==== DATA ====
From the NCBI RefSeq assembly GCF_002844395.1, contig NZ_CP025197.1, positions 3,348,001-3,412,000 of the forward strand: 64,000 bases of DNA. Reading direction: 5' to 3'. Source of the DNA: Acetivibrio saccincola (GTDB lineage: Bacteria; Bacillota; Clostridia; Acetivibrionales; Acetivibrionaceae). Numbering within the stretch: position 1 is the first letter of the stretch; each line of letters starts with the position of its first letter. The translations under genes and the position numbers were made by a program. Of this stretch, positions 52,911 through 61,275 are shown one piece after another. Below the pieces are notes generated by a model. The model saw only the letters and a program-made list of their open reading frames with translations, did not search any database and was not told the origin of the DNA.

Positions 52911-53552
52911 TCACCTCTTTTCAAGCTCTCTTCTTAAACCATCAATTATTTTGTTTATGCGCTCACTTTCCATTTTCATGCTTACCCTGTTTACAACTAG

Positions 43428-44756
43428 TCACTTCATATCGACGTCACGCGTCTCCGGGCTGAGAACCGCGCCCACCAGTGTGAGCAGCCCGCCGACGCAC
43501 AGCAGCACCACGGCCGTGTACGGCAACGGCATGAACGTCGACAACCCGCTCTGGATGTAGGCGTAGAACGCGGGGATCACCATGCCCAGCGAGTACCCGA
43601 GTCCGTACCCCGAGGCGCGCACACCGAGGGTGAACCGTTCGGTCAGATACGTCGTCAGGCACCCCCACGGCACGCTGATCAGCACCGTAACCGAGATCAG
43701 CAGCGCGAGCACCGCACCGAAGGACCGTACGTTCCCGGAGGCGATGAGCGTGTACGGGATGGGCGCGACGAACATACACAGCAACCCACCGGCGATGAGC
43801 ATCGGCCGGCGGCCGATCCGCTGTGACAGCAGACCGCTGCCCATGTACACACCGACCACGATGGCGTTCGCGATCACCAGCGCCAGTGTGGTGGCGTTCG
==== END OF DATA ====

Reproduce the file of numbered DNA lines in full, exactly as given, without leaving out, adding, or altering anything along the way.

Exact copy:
From the NCBI RefSeq assembly GCF_002844395.1, contig NZ_CP025197.1, positions 3,348,001-3,412,000 of the forward strand: 64,000 bases of DNA. Reading direction: 5' to 3'. Source of the DNA: Acetivibrio saccincola (GTDB lineage: Bacteria; Bacillota; Clostridia; Acetivibrionales; Acetivibrionaceae). Numbering within the stretch: position 1 is the first letter of the stretch; each line of letters starts with the position of its first letter. The translations under genes and the position numbers were made by a program. Of this stretch, positions 52,911 through 61,275 are shown one piece after another. Below the pieces are notes generated by a model. The model saw only the letters and a program-made list of their open reading frames with translations, did not search any database and was not told the origin of the DNA.

Positions 52911-53552
52911 TCACCTCTTTTCAAGCTCTCTTCTTAAACCATCAATTATTTTGTTTATGCGCTCACTTTCCATTTTCATGCTTACCCTGTTTACAACTAG

Positions 43428-44756
43428 TCACTTCATATCGACGTCACGCGTCTCCGGGCTGAGAACCGCGCCCACCAGTGTGAGCAGCCCGCCGACGCAC
43501 AGCAGCACCACGGCCGTGTACGGCAACGGCATGAACGTCGACAACCCGCTCTGGATGTAGGCGTAGAACGCGGGGATCACCATGCCCAGCGAGTACCCGA
43601 GTCCGTACCCCGAGGCGCGCACACCGAGGGTGAACCGTTCGGTCAGATACGTCGTCAGGCACCCCCACGGCACGCTGATCAGCACCGTAACCGAGATCAG
43701 CAGCGCGAGCACCGCACCGAAGGACCGTACGTTCCCGGAGGCGATGAGCGTGTACGGGATGGGCGCGACGAACATACACAGCAACCCACCGGCGATGAGC
43801 ATCGGCCGGCGGCCGATCCGCTGTGACAGCAGACCGCTGCCCATGTACACACCGACCACGATGGCGTTCGCGATCACCAGCGCCAGTGTGGTGGCGTTCG